Faith groups and foster care

Three years ago this spring, we welcomed two little boys into our family on a temporary basis. What we intended to be a short-term act of kindness will turn out to be a lifelong relationship of love.

My wife and I had attended a family funeral the year before and heard a moving message in tribute to her grandfather. He had been a pseudo-foster parent to a couple of boys who needed a home and had provided the chance to give them a great life.

Although we had three children of our own, his example inspired us, and we felt compelled to do something. We believed we were being called to follow in her grandfather’s footsteps and open our home to children who needed one.

As a pastor, I heard about the faith community working with DFCS to solve the state’s burgeoning foster care problem. We attended an event hosted by FaithBridge Foster Care, which helps partner churches and foster families.

As a result, two little brothers came into our lives. Today, Colton, 5, and Bryce, 3, are our legally adopted sons.

As the executive director of leadership at Stonecreek Church in north Fulton County and with the support of the senior pastor and leadership team, we asked FaithBridge to come to our church and enlist families as potential foster parents.

The model is simple. FaithBridge helps equip churches to get involved in foster care and recruits families to foster and to volunteer. There are 100 Christians for every foster child. We need just 1 out of a 100 Christians to say “yes” to our country’s foster children. It would be a huge accomplishment as the nation wraps up celebrating National Foster Care Month this month.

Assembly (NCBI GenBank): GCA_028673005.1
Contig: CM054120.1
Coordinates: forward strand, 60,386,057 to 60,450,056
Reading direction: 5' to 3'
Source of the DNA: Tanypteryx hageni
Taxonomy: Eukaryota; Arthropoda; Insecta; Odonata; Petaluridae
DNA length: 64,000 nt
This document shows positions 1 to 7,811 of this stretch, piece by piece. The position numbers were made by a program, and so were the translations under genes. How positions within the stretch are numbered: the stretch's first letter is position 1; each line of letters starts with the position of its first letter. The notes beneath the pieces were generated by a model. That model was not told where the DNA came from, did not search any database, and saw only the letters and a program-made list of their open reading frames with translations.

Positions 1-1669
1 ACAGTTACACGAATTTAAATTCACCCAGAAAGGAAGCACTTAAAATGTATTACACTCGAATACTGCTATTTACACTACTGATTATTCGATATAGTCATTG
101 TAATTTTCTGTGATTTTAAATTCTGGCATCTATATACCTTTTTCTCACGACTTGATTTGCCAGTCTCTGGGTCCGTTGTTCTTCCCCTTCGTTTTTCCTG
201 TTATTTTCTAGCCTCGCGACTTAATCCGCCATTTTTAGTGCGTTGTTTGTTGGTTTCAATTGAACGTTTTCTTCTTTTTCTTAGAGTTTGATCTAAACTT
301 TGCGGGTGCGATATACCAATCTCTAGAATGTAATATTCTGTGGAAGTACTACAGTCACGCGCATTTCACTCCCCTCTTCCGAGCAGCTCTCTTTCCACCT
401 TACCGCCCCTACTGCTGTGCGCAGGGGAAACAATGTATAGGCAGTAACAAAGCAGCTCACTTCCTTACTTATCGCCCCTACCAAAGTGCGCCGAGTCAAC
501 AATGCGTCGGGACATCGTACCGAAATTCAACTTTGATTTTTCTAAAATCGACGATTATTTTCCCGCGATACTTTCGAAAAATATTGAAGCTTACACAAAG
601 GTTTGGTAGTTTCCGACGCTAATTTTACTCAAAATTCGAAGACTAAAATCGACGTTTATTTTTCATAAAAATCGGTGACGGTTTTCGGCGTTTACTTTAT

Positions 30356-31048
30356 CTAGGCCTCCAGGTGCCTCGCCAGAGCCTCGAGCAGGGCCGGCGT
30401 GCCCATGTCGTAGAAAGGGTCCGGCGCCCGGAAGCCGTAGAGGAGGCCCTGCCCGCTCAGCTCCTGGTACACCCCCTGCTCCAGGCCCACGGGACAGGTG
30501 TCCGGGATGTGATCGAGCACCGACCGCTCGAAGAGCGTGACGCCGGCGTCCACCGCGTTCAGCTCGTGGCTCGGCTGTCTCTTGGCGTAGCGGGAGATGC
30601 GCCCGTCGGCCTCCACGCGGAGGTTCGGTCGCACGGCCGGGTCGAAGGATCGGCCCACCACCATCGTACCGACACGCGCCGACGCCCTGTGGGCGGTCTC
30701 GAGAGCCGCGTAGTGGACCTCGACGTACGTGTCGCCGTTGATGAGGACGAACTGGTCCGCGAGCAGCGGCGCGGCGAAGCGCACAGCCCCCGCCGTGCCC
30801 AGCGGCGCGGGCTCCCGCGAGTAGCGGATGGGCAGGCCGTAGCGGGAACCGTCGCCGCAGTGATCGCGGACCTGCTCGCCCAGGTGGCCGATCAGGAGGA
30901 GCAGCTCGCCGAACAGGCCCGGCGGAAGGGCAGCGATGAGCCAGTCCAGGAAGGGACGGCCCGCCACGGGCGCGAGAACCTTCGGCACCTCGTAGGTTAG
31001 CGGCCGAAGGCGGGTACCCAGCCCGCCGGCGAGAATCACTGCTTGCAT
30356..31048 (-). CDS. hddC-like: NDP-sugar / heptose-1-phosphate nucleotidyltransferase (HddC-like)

At Stonecreek Church, we currently have three active foster families, including two that provide respite care for the other foster family. We have approximately six more families who serve these foster families through a community of care by providing relief such as babysitting. Approximately 25 other families recently signed up to learn more about how to participate in this ministry as full-time foster parents or support families.

In Georgia, more than 7,600 foster children have been taken from their homes for reasons ranging from abuse to neglect. According to a study released last fall, 51 percent of foster children stay in foster care for a year or more. With the FaithBridge model, community organizations such as FaithBridge, working with churches, can not only provide loving homes for these children, but offer a path to help restore the family of origin. It’s best for these kids that they return to a healthy Mom and Dad someday.

Foster children are the orphans of the 21st century. As a community, we have a duty to care for these children in distress. Some of them haven’t had proper family structure for years, including set meals, bedtime, hygiene or discipline.

There is no one better equipped than the faith community to find these children loving homes and offer services such as extracurricular activities. We are here to alleviate the extreme pressure placed on DFCS and government workers who are stressed trying to handle the enormous caseloads of foster children. Programs such as FaithBridge, which partner with churches such as Stonecreek, can find children homes and support while DFCS provides oversight.

Colton and Bryce have blended beautifully into our family and adjusted to their older brothers and sister. Every time I hear about another foster care case, I am sadly reminded of the future these boys could have had, had this program not entered their lives.

Being a foster parent has opened our eyes to see that with the faith community on board, we can all make a big difference in these children’s lives.

Ryan Martin, an ordained minister, lives in Canton with his wife Stephanie, their three biological children, and two foster children they recently adopted.